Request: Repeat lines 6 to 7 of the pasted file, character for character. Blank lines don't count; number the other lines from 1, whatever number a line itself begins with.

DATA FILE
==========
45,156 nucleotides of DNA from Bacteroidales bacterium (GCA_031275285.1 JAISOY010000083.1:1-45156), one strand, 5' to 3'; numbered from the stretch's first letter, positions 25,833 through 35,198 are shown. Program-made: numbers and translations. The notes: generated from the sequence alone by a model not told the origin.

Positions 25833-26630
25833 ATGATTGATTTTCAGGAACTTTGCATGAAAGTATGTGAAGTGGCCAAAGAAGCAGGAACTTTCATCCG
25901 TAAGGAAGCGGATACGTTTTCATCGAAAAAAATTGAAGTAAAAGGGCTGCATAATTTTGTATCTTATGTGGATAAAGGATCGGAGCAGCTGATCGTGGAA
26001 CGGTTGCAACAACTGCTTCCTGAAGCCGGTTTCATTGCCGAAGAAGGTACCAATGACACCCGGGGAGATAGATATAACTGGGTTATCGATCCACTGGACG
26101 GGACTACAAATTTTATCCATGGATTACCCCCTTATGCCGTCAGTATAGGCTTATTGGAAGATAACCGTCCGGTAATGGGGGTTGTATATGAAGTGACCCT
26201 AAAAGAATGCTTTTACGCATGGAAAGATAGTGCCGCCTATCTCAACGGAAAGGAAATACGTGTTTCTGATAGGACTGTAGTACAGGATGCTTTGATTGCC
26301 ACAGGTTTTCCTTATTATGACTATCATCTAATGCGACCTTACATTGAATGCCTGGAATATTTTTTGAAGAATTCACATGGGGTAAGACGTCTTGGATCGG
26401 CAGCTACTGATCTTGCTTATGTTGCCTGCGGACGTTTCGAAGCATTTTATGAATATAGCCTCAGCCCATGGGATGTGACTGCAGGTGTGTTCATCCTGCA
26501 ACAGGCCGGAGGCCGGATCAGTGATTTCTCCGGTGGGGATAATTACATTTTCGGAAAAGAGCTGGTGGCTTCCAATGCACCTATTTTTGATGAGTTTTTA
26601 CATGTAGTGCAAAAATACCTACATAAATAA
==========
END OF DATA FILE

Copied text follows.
26101 GGACTACAAATTTTATCCATGGATTACCCCCTTATGCCGTCAGTATAGGCTTATTGGAAGATAACCGTCCGGTAATGGGGGTTGTATATGAAGTGACCCT
26201 AAAAGAATGCTTTTACGCATGGAAAGATAGTGCCGCCTATCTCAACGGAAAGGAAATACGTGTTTCTGATAGGACTGTAGTACAGGATGCTTTGATTGCC